by Sarah Wilkinson, Class of ’17
As a manger, you will be confronting conflict all the time–maybe even every single day. There are different kinds of conflict of course, but there are certain steps you can take nearly every time. Lindsey Pollak, author of Becoming the Boss, writes:
Since you can’t avoid displeasing people sometimes, another reality of being a leader is that you’ll have to become skilled at handling conflict.
Confronting Conflict When People Don’t Like You
First things first: what do you do when those who you manage don’t like you? The first step is to ask yourself whether it’s one or two who don’t like you, or if it’s more than that. In the latter case, you might want to take a step back and ask yourself what you might be doing to be on edge with so many of your employees. If it’s only one or two, it might be wise to reconfigure your expectations. Why do you need to be liked by everyone? Likely, you were socialized to seek that approval, but to be an effective manager you don’t need to be liked by everyone (and in some cases, it can actually be to your benefit). Chasing that approval could be one of the biggest mistakes you make as a young leader.
One way to confront not being liked is to ask for feedback, both negative and positive, all the time from those you manage. And then — and this is key — change your behavior according to that feedback. The point is to grow from the experience of being liked by some and disliked by others. Learning how to cross that particular minefield is essential to your management education.
Steps to Confronting All Kinds of Conflict
Take Your Time
It may be tempting as more and more millennials come into leadership positions to transition to communicating with your coworkers or staff fully online. However, certain interactions like giving and receiving criticism, discussions about raises or upcoming lay-offs, and quitting your job will always be much more effective in person even if they are uncomfortable. In that vein, it’s always okay to take your time when figuring out how to handle a situation. The moments you will regret the most are the ones where you respond immediately, reacting in a heated or thoughtless way, making a bad situation worse. Taking the time to figure out what to say and how you can bridge your communication style to whomever you’re going to speak with is a best practice.
Any discussion with your staff can quickly become a rant or blame-game if the only thing you focus on is the problem and not the solution. In every difficult situation, bring solutions to the table or ask others for their suggestions rather than complaining or pointing fingers. Pollak explains:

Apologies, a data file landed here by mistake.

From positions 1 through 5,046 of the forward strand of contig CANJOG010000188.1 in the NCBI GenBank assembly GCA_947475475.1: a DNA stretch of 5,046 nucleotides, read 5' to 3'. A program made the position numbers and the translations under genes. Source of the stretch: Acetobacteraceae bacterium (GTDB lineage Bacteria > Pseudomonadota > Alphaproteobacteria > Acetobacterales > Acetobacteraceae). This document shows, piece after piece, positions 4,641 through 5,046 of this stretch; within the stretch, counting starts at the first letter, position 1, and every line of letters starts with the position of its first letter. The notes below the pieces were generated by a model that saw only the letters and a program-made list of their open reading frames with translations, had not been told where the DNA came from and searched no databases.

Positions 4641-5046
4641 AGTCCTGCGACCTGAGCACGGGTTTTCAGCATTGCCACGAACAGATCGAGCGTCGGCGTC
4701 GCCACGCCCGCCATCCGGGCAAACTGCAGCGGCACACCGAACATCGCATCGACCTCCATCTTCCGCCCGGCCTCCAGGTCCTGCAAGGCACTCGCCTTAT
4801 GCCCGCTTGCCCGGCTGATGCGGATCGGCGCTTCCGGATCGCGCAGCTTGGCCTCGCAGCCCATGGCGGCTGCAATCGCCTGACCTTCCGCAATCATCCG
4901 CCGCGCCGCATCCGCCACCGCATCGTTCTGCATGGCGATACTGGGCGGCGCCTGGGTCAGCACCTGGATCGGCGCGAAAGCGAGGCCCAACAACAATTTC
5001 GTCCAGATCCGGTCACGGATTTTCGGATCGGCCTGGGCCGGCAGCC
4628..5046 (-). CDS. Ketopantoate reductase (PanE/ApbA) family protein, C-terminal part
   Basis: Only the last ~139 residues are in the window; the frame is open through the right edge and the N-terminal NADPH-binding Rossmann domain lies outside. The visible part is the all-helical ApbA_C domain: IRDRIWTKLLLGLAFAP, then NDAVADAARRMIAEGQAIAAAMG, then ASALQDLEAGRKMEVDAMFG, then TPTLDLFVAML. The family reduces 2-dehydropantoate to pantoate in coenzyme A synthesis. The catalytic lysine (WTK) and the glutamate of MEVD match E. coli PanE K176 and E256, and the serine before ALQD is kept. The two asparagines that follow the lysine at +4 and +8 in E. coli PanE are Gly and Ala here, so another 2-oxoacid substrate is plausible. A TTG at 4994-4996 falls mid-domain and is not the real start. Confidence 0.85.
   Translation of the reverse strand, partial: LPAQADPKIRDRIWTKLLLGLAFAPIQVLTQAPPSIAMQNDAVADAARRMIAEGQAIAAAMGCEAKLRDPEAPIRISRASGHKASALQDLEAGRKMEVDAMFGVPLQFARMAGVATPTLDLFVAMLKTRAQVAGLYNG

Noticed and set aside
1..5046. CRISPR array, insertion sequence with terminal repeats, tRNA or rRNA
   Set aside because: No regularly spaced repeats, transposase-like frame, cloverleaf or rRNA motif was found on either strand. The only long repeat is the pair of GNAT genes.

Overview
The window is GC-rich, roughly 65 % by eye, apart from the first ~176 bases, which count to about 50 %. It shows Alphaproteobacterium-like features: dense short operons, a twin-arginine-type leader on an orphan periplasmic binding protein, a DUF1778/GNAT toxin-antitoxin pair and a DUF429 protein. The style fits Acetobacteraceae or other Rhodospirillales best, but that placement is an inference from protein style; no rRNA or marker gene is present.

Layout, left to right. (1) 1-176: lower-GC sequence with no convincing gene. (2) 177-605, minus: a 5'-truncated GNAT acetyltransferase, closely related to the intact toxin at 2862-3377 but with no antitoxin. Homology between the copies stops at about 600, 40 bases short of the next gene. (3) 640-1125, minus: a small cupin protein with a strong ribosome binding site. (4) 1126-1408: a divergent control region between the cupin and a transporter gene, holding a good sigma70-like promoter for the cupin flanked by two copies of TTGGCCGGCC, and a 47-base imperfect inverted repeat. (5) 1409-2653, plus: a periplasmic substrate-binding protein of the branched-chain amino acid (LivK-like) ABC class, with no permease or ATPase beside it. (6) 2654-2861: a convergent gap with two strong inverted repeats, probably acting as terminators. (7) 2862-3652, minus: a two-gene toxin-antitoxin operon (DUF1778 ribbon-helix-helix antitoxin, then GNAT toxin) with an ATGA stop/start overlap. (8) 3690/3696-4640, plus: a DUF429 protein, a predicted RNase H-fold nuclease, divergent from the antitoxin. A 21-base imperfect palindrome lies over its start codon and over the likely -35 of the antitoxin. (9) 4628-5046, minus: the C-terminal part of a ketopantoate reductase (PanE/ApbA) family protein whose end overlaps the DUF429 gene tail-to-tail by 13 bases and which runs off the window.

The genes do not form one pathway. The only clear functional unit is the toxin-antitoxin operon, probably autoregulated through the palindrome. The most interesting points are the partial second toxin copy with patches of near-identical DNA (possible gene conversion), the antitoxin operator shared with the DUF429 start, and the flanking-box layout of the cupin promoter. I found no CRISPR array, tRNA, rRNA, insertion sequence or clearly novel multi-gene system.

Suggesting solutions will not only bring the conversation to a conclusion more quickly , but it also has the benefit of garnering respect from the other person.
Be a Broken Record
When confronting an employee with a criticism of their performance, one method is to “be a broken record.” By that, I mean you should state your main reason for the criticism and stick to it no matter what excuses the employee comes back at you with. Pollak gives the example of an employee who spends too much time texting and online shopping during business hours. Her main message was, “Spending so much time on personal activities is not acceptable and it’s hurting your reputation with the senior staff.” If the employee says she sees you on social media or that she was texting her mom, you repeat the main message again, letting it sink in. Of course, you can (and should) say other things as well, but make the main point clear and it will likely resolve the conflict and keep the blame for the behavior from being placed on your shoulders.
Reach out to Your Support System
One great thing to do when confronting conflict is to reach out to someone who makes you feel confident and safe before and after dealing with a tough situation. This person might be a mentor, a professor, a friend, or even your mom. They might help you figure out what to say or give you the necessary encouragements before you head into the difficult situation. And afterwards, give them another call and debrief: how did it go? What will you do differently next time? As you grow into your leadership skills, you won’t need this trick as often, but in the beginning it’s a great way to bolster your confidence and leadership learning.
Look out for part thirteen of this blog series, which will discuss how to manage people old enough to be your mom as well as your friends. Be sure to check out last week’s post about managing people you don’t like.
Sources: Becoming the Boss by Lindsey Pollak; find more information about Pollak here.